Two additional criteria have been offered as an extensionof that dyad: surprisingness and transformational creativity.Surprise has been suggested as a critical part of computa-tional creativity evaluation because computational models ofnovelty do not capture the interdependency and temporal-ity of experiencing creativity (Macedo and Cardoso, 2001;Maher, 2010; Maher and Fisher, 2012), but has also beenconsidered unnecessary in creativity evaluation because it ismerely an observers response to experiencing novelty (Wig-gins, 2006b). Bodens transformational creativity (Boden,2003) (operationalised in Wiggins, 2006a) has been offered asan alternative by which creativity may be recognised. In bothcases the addition is motived by the insufficiency of original-ity the comparison of an artefact to other artefacts withinthe same domain as the sole accompaniment to value in thejudgement of creativity.

    Thus far these three notions novelty, surprise and trans-formativity have been considered largely incomparable, de-scribing different parts of what makes up creativity. Therehas been some abstract exploration of connections betweenthe two such as Bodens (2003) connection of fundamen-tal novelty to transformative creativity but no concreteunifying framework. This paper seeks to establish that thereis a common thread amongst these opposing camps: expecta-tions play a role in not just surprise but novelty and trans-formativity as well.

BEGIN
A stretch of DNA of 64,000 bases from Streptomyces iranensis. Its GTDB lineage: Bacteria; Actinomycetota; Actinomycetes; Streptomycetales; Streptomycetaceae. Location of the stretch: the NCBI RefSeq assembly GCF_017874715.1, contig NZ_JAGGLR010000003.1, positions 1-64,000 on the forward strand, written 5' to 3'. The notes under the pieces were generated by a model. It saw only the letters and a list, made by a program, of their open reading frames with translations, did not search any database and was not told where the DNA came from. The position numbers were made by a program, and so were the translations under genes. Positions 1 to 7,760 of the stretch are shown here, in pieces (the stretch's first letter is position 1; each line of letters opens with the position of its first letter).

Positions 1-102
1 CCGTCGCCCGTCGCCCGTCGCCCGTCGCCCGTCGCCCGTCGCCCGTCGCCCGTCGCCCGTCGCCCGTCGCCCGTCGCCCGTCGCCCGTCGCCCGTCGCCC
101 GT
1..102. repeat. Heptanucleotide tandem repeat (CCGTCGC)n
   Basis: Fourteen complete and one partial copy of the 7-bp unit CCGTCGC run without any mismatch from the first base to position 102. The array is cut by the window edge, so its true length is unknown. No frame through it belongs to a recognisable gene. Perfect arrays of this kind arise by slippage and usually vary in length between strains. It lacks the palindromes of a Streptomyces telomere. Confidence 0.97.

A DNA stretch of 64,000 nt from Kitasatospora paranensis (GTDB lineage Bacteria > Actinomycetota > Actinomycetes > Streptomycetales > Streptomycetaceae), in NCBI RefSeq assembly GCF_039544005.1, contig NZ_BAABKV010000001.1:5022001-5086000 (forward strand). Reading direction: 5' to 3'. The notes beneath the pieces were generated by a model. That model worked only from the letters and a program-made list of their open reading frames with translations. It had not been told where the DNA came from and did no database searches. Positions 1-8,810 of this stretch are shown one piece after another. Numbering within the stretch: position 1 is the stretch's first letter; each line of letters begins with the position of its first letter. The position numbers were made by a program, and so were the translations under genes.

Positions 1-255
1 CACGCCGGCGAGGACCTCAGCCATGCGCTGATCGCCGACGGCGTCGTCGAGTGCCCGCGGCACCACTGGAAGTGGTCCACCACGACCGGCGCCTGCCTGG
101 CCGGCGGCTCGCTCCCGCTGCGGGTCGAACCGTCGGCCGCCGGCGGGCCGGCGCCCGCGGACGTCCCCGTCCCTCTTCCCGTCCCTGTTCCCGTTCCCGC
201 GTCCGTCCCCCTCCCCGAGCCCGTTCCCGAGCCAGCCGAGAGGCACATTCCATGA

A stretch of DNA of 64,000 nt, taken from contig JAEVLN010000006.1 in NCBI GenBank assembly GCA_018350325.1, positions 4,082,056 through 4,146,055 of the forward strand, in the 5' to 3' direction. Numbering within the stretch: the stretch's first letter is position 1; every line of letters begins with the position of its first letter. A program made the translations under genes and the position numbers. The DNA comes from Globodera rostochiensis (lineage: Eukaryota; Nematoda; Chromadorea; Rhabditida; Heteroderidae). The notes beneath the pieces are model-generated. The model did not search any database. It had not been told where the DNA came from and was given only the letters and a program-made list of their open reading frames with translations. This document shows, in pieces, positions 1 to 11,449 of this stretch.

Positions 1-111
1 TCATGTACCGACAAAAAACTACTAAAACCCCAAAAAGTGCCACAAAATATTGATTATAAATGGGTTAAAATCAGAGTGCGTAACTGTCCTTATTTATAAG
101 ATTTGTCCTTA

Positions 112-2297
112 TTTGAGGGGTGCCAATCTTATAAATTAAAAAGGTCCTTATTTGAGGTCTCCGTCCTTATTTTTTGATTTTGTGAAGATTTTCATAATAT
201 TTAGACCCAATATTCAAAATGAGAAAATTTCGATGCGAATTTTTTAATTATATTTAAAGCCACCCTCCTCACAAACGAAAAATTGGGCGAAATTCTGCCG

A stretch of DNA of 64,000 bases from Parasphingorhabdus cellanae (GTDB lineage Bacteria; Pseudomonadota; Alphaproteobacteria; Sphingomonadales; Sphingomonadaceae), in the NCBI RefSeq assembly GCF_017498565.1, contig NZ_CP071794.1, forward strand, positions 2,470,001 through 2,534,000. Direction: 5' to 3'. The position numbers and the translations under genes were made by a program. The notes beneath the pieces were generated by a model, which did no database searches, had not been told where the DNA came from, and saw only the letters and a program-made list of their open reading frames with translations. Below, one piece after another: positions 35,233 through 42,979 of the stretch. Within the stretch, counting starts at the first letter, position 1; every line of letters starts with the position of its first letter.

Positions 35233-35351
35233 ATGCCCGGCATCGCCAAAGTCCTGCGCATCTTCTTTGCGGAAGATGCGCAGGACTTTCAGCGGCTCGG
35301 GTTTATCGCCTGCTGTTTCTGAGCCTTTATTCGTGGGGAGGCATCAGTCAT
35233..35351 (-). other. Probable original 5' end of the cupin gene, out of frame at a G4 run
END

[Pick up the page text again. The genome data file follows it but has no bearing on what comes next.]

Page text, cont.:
The foundation of our conceptual reframing is that the no-tions can be reframed thusly:

    Novelty can be reconceptualised as occurring when an ob-servers expectations about the continuity of a domain areviolated.

    Surprise occurs in response to the violation of a confidentexpectation.

    Transformational creativity occurs as a collective reactionto an observation that was unexpected to participants in adomain.

    We will expand on these definitions through this paper.Through this reframing we argue that unexpectedness is in-volved in novelty, surprise and domain transformation, andis thus a vital component of computational creativity eval-uation. The matter of where in our fields pluralistic andstill-emerging theoretical underpinnings the notion of unex-pectedness should reside is for now one of terminology

  • alone. This paper sidesteps the issue of whether expectationshould primarily be considered the stimulus for surprise, acomponent of novelty, or a catalyst for transformative cre-ativity. We discuss the connections between the three no-tions, describe the role of expectation in each, and presentan exploratory typology of the ways unexpectedness can beinvolved in creativity evaluation.

    We do not seek to state that novelty and transformativityshould be subsumed within the notion of surprise due to theirnature as expectation-based processes. Instead we argue thatthe notions of novelty, surprise and transformativity are allrelated by another process expectation the role of whichwe yet know little. We as a field have been grasping at thetrunk and tail of the proverbial poorly-lit pachyderm, and wesuggest that expectation might let us better face the beast.